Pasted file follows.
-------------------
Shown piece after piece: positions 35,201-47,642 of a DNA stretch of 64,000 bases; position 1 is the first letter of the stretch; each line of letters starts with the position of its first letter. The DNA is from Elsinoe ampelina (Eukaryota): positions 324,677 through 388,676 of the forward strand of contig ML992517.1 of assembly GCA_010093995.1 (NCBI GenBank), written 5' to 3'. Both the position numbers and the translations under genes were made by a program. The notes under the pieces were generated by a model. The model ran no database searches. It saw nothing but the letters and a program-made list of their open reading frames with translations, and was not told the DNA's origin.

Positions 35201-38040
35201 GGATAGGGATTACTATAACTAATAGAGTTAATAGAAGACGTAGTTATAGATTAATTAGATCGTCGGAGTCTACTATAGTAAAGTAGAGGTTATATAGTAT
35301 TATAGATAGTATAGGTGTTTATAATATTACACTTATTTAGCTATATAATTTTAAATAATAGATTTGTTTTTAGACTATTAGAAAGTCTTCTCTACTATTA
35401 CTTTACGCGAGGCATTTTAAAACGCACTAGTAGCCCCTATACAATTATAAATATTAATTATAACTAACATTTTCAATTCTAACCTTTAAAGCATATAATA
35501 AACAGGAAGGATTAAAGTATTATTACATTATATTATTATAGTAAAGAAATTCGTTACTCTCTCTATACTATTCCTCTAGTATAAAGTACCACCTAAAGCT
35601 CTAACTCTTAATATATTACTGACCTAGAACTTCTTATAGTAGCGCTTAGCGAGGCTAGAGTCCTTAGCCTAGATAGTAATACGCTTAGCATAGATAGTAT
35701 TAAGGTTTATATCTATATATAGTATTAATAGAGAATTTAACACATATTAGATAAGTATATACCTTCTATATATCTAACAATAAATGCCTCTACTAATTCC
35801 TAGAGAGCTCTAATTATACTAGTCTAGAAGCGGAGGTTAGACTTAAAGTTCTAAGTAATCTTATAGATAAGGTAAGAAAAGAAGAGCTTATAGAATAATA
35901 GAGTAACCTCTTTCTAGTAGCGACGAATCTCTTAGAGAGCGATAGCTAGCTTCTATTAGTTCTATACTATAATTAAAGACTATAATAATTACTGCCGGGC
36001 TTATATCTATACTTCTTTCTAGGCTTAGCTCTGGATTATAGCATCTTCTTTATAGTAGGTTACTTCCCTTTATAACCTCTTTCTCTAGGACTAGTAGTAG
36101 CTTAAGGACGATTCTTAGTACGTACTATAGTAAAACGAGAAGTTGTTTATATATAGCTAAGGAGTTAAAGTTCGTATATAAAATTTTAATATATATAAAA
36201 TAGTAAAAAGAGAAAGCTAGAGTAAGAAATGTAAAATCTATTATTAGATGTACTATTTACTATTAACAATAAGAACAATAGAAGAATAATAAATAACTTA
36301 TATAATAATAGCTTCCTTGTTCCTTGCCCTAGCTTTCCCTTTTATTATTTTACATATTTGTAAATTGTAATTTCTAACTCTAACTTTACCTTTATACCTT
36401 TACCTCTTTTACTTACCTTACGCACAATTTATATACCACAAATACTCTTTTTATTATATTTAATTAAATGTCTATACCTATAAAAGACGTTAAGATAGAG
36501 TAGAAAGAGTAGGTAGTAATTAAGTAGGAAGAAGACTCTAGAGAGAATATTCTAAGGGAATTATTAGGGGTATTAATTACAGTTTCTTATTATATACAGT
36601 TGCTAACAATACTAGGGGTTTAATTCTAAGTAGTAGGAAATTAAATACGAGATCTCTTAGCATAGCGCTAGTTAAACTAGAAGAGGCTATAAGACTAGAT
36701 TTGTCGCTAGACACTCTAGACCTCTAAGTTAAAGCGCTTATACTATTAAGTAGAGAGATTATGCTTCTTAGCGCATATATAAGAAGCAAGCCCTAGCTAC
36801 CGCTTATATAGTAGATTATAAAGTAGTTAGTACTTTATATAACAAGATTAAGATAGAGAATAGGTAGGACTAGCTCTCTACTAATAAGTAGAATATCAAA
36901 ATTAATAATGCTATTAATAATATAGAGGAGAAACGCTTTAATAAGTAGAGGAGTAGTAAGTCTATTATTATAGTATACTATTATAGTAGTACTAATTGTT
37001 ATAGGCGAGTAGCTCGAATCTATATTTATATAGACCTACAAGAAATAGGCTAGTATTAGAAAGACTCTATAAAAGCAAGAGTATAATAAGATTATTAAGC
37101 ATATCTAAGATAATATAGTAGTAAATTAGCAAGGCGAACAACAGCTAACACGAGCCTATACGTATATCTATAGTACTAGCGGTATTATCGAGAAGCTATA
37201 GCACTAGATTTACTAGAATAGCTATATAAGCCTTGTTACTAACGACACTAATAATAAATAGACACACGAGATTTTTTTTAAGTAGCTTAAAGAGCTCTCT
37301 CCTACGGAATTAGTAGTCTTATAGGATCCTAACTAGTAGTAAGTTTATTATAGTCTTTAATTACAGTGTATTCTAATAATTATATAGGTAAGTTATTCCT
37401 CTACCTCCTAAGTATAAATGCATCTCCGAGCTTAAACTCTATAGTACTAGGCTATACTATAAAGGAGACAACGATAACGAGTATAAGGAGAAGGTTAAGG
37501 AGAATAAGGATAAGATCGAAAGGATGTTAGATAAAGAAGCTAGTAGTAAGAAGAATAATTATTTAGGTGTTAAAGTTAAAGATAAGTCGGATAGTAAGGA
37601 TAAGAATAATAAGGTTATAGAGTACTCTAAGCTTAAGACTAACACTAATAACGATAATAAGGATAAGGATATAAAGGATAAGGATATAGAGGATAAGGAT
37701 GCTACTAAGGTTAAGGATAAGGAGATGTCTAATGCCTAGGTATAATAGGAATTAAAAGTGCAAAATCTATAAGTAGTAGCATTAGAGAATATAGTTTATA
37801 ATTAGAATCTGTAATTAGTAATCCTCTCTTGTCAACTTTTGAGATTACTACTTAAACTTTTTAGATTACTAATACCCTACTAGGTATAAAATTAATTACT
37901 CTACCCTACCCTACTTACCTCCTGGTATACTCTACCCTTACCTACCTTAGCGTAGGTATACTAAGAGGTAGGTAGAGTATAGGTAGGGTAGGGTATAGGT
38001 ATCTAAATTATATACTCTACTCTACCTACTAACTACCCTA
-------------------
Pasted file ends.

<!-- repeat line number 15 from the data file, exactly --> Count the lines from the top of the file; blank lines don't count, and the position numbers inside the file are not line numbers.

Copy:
36401 TACCTCTTTTACTTACCTTACGCACAATTTATATACCACAAATACTCTTTTTATTATATTTAATTAAATGTCTATACCTATAAAAGACGTTAAGATAGAG